New Research to Help Dogs With Spinal Cord Injuries

Published: April 27, 2009  |  Source: dogmagazine.net
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Researchers in the Department of Veterinary Medicine at the University of Cambridge have started a clinical trial of a new treatment for dogs with severe spinal cord injuries. In 2005 Nick Jeffery and Nicolas Granger demonstrated that olfactory ensheathing cell transplantation was reliable and safe in dogs with spinal cord injury. These cells, which are only found in the smell system of the nose and brain, are able to form a bridge across the damaged spinal cord, and therefore help to provide improvements in walking and continence after injury.

They have now received funding from the Medical Research Council for this trial and are seeking dogs with spinal cord injuries to take part. Because of this sponsorship, owners are asked to pay only a small fee to enter their dogs into the study.

Is your dog a suitable candidate?

For inclusion, dogs must meet the following criteria:

  • Weigh less than 20kg
  • Have a suitable temperament for taking part in the post-operative tests (see below)
  • Have a spinal cord lesion located between the front legs and the back legs that was caused by a sudden traumatic episode such as a spinal fracture (after a road accident for instance) or intervertebral disc extrusion
  • Have reached an unchanging and unacceptable stage of recovery (for instance, complete loss of motor and sensory function in the hind limbs and/or incontinence) for a minimum of three months following the initial injury
  • Owners will need to bring their dog in monthly for evaluation over a six month period and then for the final evaluation at one year

What does it involve?

Each dog will have a small surgical procedure under general anaesthesia to have cells collected from the back of the nose. Dogs then stay in the hospital for two to three days so we can check that they are recovering OK. Our previous experience has not detected any detrimental effect on smell or behaviour following this procedure and dogs quickly recover, usually eating the same day.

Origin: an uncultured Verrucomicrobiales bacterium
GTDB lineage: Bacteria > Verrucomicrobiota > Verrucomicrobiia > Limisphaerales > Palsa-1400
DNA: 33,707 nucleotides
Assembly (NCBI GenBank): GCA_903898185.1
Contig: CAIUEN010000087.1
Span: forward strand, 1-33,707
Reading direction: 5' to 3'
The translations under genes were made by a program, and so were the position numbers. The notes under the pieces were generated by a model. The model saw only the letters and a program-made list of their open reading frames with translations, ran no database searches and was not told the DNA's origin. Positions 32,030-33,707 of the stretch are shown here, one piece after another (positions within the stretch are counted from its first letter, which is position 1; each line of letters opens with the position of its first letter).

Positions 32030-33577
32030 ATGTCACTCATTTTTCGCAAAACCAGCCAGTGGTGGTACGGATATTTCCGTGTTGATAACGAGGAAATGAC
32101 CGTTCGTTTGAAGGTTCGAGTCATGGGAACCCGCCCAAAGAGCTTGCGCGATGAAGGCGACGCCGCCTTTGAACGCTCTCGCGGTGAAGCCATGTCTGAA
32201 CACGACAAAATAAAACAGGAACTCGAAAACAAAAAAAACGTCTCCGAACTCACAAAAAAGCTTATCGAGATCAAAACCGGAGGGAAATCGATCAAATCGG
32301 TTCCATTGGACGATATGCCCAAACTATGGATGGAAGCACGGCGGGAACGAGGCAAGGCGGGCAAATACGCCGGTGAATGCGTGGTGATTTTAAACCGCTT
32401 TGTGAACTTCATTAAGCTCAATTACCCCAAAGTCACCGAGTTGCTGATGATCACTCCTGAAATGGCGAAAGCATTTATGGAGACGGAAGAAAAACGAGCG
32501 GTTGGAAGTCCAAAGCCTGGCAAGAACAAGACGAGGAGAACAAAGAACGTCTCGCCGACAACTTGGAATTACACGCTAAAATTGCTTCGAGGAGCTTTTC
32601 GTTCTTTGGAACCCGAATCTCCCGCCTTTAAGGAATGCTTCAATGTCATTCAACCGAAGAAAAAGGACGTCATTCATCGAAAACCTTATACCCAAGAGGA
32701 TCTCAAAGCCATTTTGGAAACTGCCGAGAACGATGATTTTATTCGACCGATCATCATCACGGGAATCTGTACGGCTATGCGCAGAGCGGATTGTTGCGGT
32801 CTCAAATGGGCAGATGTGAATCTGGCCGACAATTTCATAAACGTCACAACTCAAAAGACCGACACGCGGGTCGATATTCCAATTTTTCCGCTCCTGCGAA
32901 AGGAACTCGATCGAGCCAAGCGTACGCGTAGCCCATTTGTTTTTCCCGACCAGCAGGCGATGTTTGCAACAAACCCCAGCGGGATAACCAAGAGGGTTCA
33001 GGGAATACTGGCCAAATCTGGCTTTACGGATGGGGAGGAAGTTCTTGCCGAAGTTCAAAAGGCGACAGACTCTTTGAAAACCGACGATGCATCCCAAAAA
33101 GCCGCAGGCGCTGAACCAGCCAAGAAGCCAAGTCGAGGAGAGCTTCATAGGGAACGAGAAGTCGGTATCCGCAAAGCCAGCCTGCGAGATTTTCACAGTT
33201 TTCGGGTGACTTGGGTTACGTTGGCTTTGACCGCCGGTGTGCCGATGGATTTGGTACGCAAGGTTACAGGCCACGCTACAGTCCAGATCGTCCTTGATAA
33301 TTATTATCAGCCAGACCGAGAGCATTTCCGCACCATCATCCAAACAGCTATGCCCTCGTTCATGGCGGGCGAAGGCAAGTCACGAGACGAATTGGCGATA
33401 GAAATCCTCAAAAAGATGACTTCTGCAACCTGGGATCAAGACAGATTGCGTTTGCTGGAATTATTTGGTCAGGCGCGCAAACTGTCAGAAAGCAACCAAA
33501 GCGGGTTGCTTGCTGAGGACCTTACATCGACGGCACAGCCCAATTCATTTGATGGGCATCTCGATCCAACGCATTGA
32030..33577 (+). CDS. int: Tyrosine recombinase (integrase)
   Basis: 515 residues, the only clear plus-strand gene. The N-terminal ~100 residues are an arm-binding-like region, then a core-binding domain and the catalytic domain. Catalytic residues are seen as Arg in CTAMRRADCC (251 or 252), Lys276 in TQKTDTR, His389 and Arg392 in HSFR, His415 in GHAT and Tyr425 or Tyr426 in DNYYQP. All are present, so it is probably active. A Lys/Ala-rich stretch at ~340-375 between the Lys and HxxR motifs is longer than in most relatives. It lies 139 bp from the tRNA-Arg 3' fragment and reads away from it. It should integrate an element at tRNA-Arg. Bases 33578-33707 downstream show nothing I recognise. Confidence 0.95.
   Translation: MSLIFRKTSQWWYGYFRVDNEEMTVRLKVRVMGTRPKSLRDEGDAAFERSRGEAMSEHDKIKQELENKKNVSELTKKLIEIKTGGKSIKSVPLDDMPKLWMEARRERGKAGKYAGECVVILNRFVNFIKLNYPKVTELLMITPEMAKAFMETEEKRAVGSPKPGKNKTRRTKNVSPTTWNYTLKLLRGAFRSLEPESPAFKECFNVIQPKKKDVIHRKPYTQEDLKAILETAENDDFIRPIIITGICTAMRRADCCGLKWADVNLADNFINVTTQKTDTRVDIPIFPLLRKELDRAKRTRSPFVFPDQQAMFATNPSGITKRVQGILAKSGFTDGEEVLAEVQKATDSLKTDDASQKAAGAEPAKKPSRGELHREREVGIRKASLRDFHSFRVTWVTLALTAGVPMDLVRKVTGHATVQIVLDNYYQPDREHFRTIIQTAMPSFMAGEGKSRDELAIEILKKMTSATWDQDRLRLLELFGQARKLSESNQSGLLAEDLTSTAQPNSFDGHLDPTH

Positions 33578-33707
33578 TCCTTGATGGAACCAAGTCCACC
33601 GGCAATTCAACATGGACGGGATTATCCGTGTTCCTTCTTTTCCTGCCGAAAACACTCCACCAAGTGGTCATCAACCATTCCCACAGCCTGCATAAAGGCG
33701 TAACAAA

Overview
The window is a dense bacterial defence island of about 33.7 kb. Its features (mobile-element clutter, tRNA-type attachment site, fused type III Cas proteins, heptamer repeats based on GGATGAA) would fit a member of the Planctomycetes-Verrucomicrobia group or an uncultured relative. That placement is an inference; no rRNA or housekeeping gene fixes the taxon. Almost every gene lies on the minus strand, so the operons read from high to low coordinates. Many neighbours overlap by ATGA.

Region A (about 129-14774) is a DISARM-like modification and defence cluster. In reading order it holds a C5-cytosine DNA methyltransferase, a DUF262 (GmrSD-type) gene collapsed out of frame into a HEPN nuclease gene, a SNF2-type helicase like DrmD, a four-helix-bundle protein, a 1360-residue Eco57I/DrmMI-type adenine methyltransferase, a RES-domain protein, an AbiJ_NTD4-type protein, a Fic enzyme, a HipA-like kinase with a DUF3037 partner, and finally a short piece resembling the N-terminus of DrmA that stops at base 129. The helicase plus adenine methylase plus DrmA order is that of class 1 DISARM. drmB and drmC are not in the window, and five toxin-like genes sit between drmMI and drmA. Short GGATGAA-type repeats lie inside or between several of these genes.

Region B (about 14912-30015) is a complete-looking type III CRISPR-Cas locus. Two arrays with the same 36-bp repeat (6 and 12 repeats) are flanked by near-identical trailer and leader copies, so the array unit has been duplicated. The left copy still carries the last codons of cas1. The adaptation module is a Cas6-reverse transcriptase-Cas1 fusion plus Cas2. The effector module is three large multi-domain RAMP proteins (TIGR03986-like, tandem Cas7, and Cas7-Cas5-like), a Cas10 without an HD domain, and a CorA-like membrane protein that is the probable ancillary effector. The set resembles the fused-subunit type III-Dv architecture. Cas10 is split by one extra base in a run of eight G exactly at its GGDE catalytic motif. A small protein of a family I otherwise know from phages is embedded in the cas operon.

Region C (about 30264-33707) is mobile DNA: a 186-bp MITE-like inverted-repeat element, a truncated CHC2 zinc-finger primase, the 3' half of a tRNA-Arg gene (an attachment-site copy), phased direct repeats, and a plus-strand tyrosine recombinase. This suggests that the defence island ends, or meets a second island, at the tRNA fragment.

These cells are then multiplied in our laboratory over three to four weeks to reach sufficient number before being injected directly into the damaged region of the spinal cord. An MRI scan is used at that time to determine precisely the centre of the injury and injections are made through the skin under X–ray guidance to ensure accurate placement.

During the trial, we are comparing injection of the cells to another treatment, which contains various factors that help to preserve the health and growth of nerve cells. Both treatments have been shown to give functional benefits and are randomly allocated to dogs taking part in the trial. Each dog is entitled to receive both types of treatment, meaning that the second alternative will be offered six months after the first.

The Functional Evaluation Exercises

The three main tests used to measure the outcome are:

  • Gait analysis – reflective markers are placed on the dog’s hair and infrared cameras are used to record and analyse the walking movements on a treadmill
  • Spinal cord conduction – small needle electrodes are placed under the skin (under sedation) and used to measure the conduction of nerve impulses in the spinal cord
  • Continence evaluation – a catheter is placed into the bladder to record the bladder function

These exercises are carried out before the transplantation surgery (so we have a baseline for each dog) and then at monthly intervals afterwards.
If you would like to find out more about this trial and see if your dog is suitable please contact Dr Nicolas Granger (01223 337665 or ng311@cam.ac.uk) or Professor Nick Jeffery (01223 339969 or ndj1000@cam.ac.uk).

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